we pen our market expectation for the upcoming mid-year and year-end. Every
quarter, we like to revisit those views,
looking at which of our assumptions have proven to be either true or false.
With the winter of our discontent now over, let’s have a look at how our key
underlying assumptions – on Social Security Reform Employment and Interest
Rates – have played out:
Social Security Reform looked to have a solid chance of
passing post-election. Regardless of your views on the private account plans,
the prospect of 100s of billions of dollars in fund flow would have goosed the
markets – at least temporarily. Our mid-year Nasdaq target of 2620 and Dow
11,707 was in large part premised on some form of legislation getting passed.
There’s no other way to put this: The White House has dropped the ball, failing
to get any mileage even out of the surprisingly good Iraq elections. What
looked like a better than even chance of passage has slid to less than a 1-in-5
possibility. From our vantage point, Social Security Reform now appears to be
Employment surprised to the upside last month, but even that
positive number leaves us far below where we had hoped to be at this point of
the economic cycle. Wages remain soft, and job creation is overly-reliant on
Uncle Sam. As to the low unemployment rate, exhaustees and labor force
drop-outs make the unemployment rate appear much better than it actually is. It
is worse than even our pessimistic assumptions. A string of good Payroll
numbers (3 in a row) will allow us to revise this indicator upwards.
Interest Rates have ticked backed to where they were in the
first week of 2005. Fears of appreciably higher rates are certainly weighing on
the markets. The risk we have outlined (repeatedly) is the dampening effect on
the housing complex – which remains the most robust sector of the economy. With
a 7th tightening expected tomorrow, the Fed will soon be slowing down the
real-estate dependent U.S. economy by nearly as much as energy prices.
Given that our views on Social Security Reform and the
Employment outlook have proven to be overly optimistic, we are throttling back
our mid-year expectations. Our prior targets of DJIA 11,707, S&P 500 1,324
and Nasdaq 2,620 are each reduced accordingly: New DJIA midyear target is
11,215, SPX 1,255 and Nasdaq 2,470.
As we again stated last week,
as risk increases, it is a prudent course of action to reduce margin exposure
and where appropriate, marry puts to long positions.
Here’s something enormously gratifying: A front page WSJ article about why Radio sucks.
The reporter even got the cause & effect right. Satellite and iPod’s successes came about because Radio was so bad. Even my whipping boy, The 1996 Telecommunications Reform Act, catches blame. You can also see the impact of the Wired article (mentioned here earlier in the month) on the overall flavor of the piece.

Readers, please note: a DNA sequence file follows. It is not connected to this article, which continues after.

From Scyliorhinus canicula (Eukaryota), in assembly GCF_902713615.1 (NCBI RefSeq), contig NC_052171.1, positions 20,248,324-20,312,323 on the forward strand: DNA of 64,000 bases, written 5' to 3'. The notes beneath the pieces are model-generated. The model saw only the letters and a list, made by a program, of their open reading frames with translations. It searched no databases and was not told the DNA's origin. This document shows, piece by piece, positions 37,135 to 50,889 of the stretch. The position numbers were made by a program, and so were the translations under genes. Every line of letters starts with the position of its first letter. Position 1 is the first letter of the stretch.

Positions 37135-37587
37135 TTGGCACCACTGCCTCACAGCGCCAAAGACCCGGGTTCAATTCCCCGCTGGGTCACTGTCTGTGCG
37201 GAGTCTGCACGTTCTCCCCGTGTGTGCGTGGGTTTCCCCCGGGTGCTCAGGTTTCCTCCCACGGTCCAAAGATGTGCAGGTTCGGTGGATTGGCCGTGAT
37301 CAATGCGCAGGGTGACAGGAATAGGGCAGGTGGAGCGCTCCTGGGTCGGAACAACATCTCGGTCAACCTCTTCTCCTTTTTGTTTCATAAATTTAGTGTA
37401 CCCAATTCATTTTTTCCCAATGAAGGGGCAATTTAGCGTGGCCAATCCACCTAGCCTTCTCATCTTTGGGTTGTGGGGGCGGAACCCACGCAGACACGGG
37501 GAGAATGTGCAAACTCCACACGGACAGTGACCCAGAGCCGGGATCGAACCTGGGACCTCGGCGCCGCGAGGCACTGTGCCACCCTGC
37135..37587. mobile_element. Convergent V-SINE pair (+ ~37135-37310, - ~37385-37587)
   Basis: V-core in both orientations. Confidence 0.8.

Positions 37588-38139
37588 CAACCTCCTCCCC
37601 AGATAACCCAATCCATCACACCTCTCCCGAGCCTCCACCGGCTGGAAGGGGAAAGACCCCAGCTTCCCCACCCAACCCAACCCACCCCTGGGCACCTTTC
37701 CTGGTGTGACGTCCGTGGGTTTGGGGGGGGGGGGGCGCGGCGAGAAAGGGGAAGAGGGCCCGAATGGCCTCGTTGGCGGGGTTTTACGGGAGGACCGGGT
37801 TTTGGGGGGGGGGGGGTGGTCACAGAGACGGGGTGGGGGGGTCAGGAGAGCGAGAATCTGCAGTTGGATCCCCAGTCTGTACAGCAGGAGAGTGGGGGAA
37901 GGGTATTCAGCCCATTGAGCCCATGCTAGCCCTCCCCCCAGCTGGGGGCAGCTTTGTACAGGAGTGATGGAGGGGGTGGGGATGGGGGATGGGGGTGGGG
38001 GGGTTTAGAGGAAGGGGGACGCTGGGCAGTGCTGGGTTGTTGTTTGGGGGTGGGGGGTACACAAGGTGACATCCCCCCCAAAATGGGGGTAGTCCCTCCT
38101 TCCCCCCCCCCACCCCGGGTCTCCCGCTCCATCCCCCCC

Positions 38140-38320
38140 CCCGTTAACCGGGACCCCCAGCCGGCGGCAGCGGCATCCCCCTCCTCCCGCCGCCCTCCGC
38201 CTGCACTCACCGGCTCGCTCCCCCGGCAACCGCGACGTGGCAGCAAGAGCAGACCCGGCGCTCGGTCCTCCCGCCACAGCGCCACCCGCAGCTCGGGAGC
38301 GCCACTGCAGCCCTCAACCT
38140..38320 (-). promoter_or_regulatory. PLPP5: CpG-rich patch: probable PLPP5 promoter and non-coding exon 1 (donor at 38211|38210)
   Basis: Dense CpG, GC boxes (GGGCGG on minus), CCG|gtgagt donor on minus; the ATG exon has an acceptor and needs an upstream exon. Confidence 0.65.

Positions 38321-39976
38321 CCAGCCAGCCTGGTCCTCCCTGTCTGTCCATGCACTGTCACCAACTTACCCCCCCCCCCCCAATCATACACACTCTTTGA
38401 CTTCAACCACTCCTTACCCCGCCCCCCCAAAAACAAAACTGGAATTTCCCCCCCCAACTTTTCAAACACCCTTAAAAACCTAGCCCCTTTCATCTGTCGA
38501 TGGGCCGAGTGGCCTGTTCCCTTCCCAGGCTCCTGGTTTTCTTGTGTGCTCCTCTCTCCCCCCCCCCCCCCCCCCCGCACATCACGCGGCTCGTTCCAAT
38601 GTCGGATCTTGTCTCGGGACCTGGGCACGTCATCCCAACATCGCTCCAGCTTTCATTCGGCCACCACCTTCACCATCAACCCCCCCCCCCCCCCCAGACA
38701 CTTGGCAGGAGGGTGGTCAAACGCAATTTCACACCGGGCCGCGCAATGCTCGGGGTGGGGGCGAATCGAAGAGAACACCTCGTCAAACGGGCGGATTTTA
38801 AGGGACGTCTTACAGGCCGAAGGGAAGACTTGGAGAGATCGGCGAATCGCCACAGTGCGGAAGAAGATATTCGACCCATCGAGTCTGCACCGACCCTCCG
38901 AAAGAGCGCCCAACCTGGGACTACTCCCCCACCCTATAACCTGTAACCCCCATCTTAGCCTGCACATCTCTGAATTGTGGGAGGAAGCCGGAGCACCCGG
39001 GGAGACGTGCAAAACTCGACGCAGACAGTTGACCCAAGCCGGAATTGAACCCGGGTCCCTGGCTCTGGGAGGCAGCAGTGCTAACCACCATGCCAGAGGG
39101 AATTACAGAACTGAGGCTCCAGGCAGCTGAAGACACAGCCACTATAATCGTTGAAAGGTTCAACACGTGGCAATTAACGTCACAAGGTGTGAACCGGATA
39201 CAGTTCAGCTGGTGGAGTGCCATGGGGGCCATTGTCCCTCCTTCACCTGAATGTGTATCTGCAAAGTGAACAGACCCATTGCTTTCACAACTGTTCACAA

While I place a lot more emphasis on the actual reasons for the migration away from radio, this piece is very much in the Big Picture spirit. As someone who has been kvetching about this for years, I am very pleased to see this front page WSJ coverage.
One thing I note as missing is a discussion of the long term generational effect, and the threat to a possible radio recovery: Since 1996, radio’s decay has led to an entire generation of listeners who have essentially written off radio (at least, when it comes to music).
The other key issue: Radio as a source of new music, and its relationship to the labels. (Not really discussed). It used to be part of the draw — a relationship with a trusted DJ who plays music you like, combined with introducing you to new songs (trust is the key component in granting someone taste-maker status).
I do not see how merely imitating the iPod’s shuffle feature will do the trick. Walk along the beach this summer — there are hardly any radios blaring — a peaceful
easy feeling eerie quiet, and lots of white headphone cords.
We discussed the The Hamburger Helper Effect previously. What will undo a complete shift of media consumption habits of an entire generation of listeners? Can the broadcast industry recapture these lost ears? (I dunno). If they can, then what will they have to so in order to bring back their lost audience?
1) Is it
even possible; b) how they might accomplish that trick?
I’m not sure that anything short of a massive unwinding of radio concentration, and a return to local managers, program directors, DJs and playlists will undo the damage. Even then, you have to win back the listeners who felt betrayed and abandoned.
The 1996 Telecommunications Reform Act provides us with yet another example of the law of unintended consequences . . .
Hit by iPod and Satellite, Radio Tries New Tune: Play More Songs
After Mergers, Bland Sound Left Giants Vulnerable; Fewer Ads, Added Variety Engineering a ‘Train Wreck’
THE WALL STREET JOURNAL, March 18, 2005; Page A1